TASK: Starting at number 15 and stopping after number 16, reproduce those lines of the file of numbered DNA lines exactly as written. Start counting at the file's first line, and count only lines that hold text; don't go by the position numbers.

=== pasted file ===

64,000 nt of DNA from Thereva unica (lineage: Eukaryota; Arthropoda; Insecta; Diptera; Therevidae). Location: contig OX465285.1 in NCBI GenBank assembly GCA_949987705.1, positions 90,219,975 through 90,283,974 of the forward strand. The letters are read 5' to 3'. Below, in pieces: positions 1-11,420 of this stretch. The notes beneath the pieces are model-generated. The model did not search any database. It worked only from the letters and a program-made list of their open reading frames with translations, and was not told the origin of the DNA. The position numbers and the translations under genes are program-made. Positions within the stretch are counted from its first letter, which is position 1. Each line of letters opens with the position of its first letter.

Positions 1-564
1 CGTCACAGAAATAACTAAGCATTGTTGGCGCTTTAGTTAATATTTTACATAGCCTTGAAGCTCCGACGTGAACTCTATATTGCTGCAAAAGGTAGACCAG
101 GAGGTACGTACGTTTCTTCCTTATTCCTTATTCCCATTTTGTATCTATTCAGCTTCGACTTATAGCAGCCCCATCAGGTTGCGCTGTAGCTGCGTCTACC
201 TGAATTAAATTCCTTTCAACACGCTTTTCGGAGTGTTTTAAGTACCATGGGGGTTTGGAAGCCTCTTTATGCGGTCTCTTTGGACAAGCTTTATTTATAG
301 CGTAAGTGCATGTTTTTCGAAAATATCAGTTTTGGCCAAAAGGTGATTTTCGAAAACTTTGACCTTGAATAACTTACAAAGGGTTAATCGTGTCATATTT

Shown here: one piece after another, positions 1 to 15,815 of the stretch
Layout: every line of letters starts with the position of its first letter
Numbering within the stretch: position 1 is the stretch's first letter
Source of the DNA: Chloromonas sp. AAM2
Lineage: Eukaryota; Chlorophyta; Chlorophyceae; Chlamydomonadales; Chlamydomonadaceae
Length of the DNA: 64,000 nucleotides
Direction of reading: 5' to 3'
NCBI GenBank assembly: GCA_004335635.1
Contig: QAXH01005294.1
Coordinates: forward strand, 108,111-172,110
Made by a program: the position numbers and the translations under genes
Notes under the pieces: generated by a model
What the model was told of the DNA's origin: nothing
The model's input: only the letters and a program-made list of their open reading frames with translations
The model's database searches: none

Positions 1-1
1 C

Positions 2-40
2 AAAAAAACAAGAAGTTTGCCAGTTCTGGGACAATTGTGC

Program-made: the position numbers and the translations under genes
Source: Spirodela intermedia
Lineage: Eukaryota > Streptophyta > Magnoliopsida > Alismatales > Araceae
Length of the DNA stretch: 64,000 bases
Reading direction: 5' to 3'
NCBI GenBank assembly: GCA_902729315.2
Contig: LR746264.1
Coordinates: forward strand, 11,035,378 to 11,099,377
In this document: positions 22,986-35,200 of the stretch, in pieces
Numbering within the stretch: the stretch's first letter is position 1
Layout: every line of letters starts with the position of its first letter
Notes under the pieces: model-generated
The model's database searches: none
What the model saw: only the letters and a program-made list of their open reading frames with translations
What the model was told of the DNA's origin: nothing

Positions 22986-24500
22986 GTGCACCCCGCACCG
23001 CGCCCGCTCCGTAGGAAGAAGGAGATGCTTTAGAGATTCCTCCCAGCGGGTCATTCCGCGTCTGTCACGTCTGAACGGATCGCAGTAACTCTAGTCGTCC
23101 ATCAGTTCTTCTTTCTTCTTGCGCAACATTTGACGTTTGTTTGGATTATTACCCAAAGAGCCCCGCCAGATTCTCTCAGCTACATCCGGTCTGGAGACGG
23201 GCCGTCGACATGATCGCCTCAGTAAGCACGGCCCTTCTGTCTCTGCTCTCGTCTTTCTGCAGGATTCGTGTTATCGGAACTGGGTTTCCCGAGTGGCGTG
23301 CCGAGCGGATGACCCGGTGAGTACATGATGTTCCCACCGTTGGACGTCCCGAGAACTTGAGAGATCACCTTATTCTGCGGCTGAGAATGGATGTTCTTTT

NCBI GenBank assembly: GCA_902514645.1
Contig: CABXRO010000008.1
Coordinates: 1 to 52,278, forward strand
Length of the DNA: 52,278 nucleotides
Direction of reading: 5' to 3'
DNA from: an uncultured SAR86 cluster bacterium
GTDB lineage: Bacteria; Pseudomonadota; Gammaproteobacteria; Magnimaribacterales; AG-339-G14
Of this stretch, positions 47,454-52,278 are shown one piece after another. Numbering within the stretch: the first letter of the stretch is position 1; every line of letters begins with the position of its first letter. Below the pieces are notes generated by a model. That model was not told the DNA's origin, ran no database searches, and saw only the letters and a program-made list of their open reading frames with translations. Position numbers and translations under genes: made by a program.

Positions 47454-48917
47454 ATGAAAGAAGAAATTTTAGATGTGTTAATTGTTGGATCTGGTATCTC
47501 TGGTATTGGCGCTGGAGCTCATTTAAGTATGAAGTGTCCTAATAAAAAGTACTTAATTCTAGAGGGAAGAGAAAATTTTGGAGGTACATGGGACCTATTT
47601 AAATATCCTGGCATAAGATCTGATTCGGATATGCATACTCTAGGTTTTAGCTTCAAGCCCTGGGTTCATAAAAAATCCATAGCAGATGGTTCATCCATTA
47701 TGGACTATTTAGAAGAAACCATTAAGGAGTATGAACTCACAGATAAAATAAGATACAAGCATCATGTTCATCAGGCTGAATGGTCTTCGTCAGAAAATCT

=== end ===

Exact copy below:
Contig: QAXH01005294.1
Coordinates: forward strand, 108,111-172,110